You can see them in almost every appliance you own. No, I’m not talking about buttons or switches; I’m talking about those two holes in your electrical plugs. Well, what are those for? I bet you’re thinking that they must have some specific purposes, right?
The guy behind Silver Cymbal is just as curious as you when it comes to this matter. So to address this mental splinter, he did a little digging:
After inspecting multiple appliances throughout the 1900s including a waffle iron from the 60s, he decided to do a little research. His quest for knowledge led him to June 17, 1913, where American inventor Harvey Hubbell patented the first electrical plug in the United States.
Contrary to what you might think, Hubbell’s design featured no holes. Quite the opposite, in fact. Rather than having deliberate gaps in the middle of the metal, the design used to feature semi-circular indents on either side of the plug. These indents were designed to hook the plug to the socket and prevent it from falling out.
Here’s where it gets weird. Since the plug was so iconic, other people tried to modify Hubbell’s design and make it their own. To this end, several types of plugs were made. You had plugs with square holes, round holes, but none of them dared to copy Hubbell’s semi-circular indents for fear of getting sued.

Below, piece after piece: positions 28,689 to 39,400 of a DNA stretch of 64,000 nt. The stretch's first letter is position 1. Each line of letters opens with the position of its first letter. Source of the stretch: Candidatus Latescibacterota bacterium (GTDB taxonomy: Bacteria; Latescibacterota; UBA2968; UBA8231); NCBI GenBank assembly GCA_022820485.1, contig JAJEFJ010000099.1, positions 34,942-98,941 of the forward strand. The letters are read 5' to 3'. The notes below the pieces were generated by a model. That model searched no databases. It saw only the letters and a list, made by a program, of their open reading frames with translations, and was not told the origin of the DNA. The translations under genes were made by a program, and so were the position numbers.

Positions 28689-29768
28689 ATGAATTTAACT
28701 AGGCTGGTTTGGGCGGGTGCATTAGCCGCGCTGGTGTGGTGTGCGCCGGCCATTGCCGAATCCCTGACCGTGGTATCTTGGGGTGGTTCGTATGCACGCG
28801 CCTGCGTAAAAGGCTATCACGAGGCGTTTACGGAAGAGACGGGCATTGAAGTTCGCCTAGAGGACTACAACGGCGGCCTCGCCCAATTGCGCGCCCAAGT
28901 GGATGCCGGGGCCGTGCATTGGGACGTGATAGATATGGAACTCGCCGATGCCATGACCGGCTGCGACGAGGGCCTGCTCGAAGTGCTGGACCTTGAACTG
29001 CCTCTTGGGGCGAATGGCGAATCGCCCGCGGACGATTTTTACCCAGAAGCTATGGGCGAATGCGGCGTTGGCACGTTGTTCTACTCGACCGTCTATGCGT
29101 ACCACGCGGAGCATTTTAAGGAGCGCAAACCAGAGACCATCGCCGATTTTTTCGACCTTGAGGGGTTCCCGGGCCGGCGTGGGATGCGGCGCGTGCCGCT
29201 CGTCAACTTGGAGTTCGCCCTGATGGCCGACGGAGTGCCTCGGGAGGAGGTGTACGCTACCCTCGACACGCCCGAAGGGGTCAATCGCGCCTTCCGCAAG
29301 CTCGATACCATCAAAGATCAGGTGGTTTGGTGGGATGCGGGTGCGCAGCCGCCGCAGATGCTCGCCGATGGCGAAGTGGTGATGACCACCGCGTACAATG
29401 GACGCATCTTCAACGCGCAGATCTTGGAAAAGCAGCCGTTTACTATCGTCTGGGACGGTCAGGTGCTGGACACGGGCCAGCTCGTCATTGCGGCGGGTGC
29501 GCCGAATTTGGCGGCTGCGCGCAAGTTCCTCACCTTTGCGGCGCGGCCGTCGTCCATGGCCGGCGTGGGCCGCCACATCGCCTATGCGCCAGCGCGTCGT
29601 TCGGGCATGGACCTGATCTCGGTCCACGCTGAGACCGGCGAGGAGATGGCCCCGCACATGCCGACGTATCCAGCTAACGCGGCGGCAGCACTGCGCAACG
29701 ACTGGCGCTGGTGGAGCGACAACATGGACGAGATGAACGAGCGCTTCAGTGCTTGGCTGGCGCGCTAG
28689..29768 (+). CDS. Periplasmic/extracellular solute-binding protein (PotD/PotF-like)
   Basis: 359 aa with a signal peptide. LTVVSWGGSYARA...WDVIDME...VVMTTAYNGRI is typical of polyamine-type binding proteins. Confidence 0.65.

Hubbell sued them anyway. While he lost the case, this caused the higher ups to determine that there needed to be a single, universal plug design in the U.S.
And so all the designs converged, Hubbell’s included. This resulted in an electrical plug sporting holes in the middle and Hubbell’s semi-circular indents on the sides.
But that still doesn’t answer the question of why the holes are in there in the first place.
If you look at electrical sockets today, none of them features any grooves which take advantage of the standard electrical plug’s design. Moreover, there is nothing that fits into the holes of the electrical plug.
There are tons of myths about these holes:
Some surmise that the holes were made to fit an electrical lockout. But seeing that lockouts were first introduced in the 50s, 40 years after the first electrical plug was introduced, this doesn’t seem to be the case.
Another farfetched explanation is that the excess metals from the holes were used to support the war effort. This is likely to be false as well, seeing that the Second World War wouldn’t start until 1939.
But back to facts. According to the American National Standards Institute (ANSI), there is no rule regarding the implementation of holes in today’s electrical plugs. This is weird, considering the holes played a big factor in standardizing the U.S. electrical plug back in the day.
So the short answer is: these holes do nothing. Absolutely nothing. Since production companies save on metal by not filling in these holes, they would much rather make hole-riddled plugs. And since people nowadays expect to see their plugs with holes, that saves them and the world a ton of trouble.